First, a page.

Subject: Austin Poets at Large #49 - Map of Austin Poetry
"Yo! Adrian!  Ain't it Monday? Read me da poetry newsletter while I work on da
script for Rocky XLIX"  - Rocky Balboa, Philadelphia poet


I.    Austin Poets Guide
II.   Featured poetry
III.  Books/Chapbooks/Spoken Word CD's
IV. Calls for Submissons
V.  Announcements

I. AUSTIN POETS GUIDE - Calendar of upcoming events.

Events are free unless otherwise noted. Some venues take up a tip collection
for featured poets. 

1. Monday, Oct. 12 - Patio of Jovita's Restaurant, 1619 South First St. from
5:30-7:30 p.m. International Day of Solidarity with the Indigenous Peoples of
the Western Hemisphere -open mike. Red Salmon Arts, focusing on the literary
heritage of historically marginalized peoples, provides a space for emerging
writers/artist as well as published writers from inside and outside of Austin;
hosting on-going poetry series, "Southside Poetic Action Series" open mike
reading. Fmi contact Resistencia Bookstore, 416-8885

2. Tuesday, Oct 13 - Ruta Maya Coffee House, 4th & Lavaca. Apal open mic sign
up 6:30 p.m. Sara Sutterfield Winn and Mark Maslow host. Featured poets:
Clint McCown of the Kairos! Co, and Stephan Coleman, member of Team New York,
the #1 Slam Team in the 1998 National Poetry Slam. Don't miss this one, folks!
Reading poets are invited to display and sell their chapbooks. fmi contact

3. Tuesday, Oct. 13 - Barry's Coffee House, 517 N. Third, Temple - Central
Texas Live Poetry Society, featuring Patricia Fiske, and open read. 7:30 p.m.
(Note: due to who knows why, last week's newsletter gave the wrong date for
this feature). fmi e mail

4. Tuesday, Oct. 13  - Electric Lounge, 302 Bowie. The famous Austin Slam. $50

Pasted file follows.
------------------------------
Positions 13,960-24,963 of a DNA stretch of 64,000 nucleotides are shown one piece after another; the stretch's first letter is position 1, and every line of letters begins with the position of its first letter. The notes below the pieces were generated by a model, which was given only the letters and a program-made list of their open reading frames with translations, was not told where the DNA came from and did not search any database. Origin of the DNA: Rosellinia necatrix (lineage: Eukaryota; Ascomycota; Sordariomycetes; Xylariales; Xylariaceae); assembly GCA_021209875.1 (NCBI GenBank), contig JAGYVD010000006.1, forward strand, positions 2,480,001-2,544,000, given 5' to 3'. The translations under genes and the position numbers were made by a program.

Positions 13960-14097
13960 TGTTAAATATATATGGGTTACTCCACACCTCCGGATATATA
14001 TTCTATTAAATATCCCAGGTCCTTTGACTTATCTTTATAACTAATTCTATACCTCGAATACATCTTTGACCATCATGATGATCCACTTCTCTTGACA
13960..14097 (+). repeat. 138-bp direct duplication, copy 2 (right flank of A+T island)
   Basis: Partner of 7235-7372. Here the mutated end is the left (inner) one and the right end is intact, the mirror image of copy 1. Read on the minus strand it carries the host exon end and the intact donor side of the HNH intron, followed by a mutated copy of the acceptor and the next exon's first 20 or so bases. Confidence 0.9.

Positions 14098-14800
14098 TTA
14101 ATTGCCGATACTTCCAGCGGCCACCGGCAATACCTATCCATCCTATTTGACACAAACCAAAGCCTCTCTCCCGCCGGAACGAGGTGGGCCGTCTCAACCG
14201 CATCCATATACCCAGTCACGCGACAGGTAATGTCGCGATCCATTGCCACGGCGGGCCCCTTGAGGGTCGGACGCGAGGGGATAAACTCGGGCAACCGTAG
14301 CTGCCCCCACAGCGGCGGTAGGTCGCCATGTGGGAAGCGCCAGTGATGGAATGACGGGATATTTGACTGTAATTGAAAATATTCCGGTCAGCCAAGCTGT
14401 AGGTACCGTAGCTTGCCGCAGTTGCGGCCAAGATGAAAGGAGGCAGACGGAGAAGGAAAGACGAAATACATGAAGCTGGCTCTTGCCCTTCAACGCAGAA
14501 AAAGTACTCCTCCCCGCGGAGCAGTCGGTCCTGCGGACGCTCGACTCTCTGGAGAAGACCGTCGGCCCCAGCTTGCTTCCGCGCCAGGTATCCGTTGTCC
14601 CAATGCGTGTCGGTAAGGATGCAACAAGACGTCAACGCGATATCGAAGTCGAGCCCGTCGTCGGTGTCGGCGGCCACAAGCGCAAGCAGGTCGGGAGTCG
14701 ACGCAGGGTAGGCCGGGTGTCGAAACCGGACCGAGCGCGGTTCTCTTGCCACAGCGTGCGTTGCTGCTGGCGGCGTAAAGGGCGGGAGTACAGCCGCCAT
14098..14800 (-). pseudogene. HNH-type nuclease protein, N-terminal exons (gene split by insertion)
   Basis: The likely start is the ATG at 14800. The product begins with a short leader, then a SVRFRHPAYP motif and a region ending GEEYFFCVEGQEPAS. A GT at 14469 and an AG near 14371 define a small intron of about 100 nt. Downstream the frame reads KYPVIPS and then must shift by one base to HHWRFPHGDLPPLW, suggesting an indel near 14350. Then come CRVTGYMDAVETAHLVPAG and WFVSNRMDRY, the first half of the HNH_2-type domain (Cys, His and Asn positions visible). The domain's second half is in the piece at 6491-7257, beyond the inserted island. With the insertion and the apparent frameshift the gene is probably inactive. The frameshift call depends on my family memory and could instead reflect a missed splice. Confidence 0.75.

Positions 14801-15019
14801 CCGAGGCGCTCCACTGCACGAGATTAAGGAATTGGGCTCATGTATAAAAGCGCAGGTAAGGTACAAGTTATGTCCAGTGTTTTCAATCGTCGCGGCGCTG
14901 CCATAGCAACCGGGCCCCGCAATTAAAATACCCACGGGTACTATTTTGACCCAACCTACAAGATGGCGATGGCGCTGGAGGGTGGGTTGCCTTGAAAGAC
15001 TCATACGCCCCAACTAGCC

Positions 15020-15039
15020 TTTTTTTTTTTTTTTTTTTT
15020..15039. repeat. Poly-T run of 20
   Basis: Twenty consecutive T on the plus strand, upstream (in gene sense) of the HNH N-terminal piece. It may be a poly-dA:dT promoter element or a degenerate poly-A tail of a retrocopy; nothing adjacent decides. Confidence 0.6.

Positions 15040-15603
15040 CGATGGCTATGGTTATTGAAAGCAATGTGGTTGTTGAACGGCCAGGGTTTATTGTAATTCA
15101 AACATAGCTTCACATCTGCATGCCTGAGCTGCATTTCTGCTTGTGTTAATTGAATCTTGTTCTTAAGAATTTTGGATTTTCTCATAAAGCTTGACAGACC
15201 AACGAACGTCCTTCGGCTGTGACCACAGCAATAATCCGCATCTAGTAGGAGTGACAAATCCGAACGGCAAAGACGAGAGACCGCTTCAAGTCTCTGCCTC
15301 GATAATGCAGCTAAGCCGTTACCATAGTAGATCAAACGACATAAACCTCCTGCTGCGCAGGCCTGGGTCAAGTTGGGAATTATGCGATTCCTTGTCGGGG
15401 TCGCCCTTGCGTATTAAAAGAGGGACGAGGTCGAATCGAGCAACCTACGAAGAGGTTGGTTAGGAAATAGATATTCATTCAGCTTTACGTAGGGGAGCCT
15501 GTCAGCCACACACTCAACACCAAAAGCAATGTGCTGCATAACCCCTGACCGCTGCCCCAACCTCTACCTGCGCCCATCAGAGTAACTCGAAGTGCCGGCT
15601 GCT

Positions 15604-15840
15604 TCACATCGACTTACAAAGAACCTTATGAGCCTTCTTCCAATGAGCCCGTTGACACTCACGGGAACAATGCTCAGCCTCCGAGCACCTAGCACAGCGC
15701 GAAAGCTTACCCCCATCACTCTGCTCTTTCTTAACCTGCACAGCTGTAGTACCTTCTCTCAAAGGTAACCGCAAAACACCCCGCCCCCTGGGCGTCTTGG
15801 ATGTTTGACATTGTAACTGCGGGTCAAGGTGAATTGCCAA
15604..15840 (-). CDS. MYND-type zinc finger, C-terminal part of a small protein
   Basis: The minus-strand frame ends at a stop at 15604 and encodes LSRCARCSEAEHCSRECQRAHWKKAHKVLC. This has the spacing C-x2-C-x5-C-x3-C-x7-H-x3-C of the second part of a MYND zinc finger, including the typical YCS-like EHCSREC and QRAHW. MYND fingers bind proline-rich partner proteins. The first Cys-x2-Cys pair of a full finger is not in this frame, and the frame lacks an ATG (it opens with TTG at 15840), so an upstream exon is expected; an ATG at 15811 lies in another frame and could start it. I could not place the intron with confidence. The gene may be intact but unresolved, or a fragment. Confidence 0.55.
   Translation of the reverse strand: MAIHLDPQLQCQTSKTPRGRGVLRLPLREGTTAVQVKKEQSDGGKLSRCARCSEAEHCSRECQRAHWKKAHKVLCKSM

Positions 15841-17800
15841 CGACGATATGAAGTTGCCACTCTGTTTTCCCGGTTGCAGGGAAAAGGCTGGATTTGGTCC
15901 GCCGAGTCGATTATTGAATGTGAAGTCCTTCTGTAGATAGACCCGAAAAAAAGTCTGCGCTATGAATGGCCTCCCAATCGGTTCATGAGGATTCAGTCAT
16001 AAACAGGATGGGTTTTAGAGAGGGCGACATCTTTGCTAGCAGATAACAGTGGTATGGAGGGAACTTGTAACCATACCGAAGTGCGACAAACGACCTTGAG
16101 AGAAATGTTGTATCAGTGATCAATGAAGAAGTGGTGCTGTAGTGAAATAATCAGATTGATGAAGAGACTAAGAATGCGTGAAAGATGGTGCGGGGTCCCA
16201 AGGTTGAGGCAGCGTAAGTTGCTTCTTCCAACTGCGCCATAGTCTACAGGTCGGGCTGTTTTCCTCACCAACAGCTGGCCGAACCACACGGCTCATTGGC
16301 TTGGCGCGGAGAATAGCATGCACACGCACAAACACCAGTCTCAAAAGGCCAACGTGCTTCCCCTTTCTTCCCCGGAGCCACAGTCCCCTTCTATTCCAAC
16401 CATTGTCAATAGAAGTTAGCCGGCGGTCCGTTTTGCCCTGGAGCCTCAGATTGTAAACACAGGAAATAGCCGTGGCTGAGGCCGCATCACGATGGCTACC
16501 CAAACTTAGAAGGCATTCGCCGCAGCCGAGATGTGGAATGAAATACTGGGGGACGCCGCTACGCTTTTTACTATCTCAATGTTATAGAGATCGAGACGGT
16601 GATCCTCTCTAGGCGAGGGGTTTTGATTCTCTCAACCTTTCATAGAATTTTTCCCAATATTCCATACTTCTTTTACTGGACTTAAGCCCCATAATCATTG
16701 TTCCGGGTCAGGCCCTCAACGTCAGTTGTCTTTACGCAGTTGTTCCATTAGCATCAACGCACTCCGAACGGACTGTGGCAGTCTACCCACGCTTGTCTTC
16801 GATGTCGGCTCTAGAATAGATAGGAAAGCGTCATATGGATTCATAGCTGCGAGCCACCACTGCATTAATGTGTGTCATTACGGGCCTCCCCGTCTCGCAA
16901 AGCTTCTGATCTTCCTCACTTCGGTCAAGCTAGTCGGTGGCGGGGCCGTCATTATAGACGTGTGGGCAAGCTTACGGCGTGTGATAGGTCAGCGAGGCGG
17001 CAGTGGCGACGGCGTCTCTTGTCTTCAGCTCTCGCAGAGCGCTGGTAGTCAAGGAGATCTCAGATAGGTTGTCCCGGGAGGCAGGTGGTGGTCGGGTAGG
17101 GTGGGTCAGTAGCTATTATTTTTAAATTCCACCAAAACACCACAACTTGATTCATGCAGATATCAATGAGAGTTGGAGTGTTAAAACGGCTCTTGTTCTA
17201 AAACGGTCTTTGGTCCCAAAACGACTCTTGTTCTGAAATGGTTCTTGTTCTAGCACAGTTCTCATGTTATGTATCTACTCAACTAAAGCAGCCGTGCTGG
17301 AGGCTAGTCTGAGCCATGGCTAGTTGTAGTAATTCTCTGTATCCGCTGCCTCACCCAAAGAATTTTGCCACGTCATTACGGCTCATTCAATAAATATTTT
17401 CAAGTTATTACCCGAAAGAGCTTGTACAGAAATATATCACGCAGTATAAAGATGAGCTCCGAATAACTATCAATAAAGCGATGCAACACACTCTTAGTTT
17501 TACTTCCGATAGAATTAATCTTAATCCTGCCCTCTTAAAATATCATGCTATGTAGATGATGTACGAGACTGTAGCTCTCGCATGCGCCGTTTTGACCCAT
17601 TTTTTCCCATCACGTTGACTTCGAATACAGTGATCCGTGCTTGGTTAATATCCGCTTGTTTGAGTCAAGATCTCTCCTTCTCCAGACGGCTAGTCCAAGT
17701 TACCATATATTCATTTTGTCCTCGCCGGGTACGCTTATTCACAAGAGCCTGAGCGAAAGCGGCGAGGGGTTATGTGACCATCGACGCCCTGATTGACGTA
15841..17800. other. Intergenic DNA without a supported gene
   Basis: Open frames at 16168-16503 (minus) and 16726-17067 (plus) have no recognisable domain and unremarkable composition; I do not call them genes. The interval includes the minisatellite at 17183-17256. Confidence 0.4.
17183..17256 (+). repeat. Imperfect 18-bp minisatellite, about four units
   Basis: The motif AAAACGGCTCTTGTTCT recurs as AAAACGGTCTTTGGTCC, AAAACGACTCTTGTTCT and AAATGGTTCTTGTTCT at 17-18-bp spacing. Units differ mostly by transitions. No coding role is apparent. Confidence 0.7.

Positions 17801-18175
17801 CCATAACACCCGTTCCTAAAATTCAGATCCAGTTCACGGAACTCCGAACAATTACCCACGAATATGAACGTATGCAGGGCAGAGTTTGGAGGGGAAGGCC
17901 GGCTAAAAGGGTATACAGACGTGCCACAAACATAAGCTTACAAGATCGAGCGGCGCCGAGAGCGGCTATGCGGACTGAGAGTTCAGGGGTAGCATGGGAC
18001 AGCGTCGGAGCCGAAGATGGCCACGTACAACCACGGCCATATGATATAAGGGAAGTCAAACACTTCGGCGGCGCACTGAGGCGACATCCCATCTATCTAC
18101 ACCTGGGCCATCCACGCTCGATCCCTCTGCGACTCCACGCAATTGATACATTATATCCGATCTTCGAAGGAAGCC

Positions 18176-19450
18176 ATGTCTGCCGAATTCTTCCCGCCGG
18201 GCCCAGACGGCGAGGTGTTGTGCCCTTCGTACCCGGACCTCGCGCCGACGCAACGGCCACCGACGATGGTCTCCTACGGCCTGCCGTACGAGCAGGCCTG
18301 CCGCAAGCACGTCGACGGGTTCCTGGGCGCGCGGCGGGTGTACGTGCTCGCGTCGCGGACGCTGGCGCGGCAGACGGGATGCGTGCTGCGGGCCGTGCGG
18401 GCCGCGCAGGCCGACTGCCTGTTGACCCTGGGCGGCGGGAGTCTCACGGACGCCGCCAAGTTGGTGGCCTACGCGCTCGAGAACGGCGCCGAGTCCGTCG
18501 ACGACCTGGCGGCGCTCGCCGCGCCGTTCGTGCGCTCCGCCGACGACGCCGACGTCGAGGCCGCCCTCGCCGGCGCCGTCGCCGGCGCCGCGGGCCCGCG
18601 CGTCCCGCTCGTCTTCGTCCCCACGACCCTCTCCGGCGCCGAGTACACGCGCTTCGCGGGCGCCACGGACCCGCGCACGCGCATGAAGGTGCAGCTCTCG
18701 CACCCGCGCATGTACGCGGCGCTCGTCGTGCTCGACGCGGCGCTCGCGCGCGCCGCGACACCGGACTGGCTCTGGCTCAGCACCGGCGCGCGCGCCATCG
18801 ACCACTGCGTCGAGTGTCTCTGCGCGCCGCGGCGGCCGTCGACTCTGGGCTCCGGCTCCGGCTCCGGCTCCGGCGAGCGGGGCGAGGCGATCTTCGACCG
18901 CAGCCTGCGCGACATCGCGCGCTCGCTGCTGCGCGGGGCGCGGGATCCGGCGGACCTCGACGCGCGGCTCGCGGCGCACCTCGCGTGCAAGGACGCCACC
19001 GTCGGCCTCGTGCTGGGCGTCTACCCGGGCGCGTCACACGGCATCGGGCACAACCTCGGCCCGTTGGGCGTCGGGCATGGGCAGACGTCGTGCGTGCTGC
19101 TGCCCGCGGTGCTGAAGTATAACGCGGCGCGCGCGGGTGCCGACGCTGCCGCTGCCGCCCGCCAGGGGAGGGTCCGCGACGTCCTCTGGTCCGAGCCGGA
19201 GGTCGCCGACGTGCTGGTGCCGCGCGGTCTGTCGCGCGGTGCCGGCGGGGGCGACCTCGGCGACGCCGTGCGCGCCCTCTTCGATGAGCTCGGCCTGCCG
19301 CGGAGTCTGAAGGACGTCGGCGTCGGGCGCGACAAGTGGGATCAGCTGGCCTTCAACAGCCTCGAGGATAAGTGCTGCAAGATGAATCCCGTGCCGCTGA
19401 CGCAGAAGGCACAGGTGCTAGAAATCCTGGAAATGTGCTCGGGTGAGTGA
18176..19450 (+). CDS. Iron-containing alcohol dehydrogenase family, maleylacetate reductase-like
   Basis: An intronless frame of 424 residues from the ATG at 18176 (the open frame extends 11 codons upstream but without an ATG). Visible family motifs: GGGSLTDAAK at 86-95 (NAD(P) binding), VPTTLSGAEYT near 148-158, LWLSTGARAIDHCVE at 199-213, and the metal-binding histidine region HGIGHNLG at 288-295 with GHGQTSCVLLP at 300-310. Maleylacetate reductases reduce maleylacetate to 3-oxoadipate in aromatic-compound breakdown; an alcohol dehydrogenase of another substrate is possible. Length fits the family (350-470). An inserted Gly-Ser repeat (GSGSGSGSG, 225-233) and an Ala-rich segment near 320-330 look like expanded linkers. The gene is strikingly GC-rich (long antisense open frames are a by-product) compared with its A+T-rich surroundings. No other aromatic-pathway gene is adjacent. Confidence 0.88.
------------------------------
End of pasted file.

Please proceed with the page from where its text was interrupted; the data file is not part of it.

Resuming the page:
to winner. $2 admission. Sign up by 8:30 p.m. Sonya Feher hosts this week. fmi
call 476-FUSE.

5. Wednesday, Oct. 14 - Poetry on the Patio, at Huston-Tillotson College
library, 12 noon. Hosted by Dr. Marvin Kimbrough. 

6. Wednesday, Oct 14 - Movements Gallery, 211 E. 6th St. BYOB: Blast Your Own
Breath, 9 p.m. Tammy Gomez hosts. fmi contact

7. Thursday, Oct. 15 - Ebony Sun Java House, 1209 E. 11th, Ste. C. East Side
Black & White poetry, open mic sign up 7:30 p.m. Hosted by Stazja. This
month's feature is Marla Fulgham, who just completed a run at Hyde Park
Theater in Debra Orr's play "Mothers, Daughters, and Society". fmi call
472-8875 or 346-7773.

8. Thursday, Oct. 15- Saturday Oct. 17 - Movements Gallery, 211 E. 6th St.
Flame Failure Productions presents Tales of Terror, Edgar Allen Poe horror
stories adapted and directed for the theatre by Dan Bonfitto. Works include
"The Tell-Tale Heart", "The Premature Burial", "The Facts in the Case of M.
Valdemar", "The Masque of the Red Death", and "The Cask of Amontillado". fmi
call 469-1745.

9. Saturday, Oct. 17 - Austin Poetry Society monthly meeting at Howson
Library, 2400 Exposition. 10 a.m. Open to the public. Guest speaker: Auta Lee
Reed. fmi contact

10. Saturday, Oct. 17 - Saturday Night Live Poetry at Quackenbush's, 2120
Guadalupe. On the smoking porch, Apal open mic sign up 7:30 p.m. Benefit for
international poets from England and Australia who will attend the 1999 Austin
International Poetry Festival.  fmi contact

11. Tuesday, Oct. 20 - Ruta Maya Coffee House, 4th and Lavaca. Apal open mic
sign up at 6:30 p.m.  Featured poet: Marie Fleischman. Hosted by Sara

Sutterfield Winn and Mark Maslow. Reading poets are invited to display and
sell their chapbooks. fmi contact

12. Tuesday, Oct. 20 - Electric Lounge, 302 Bowie. The famous Austin Slam. $50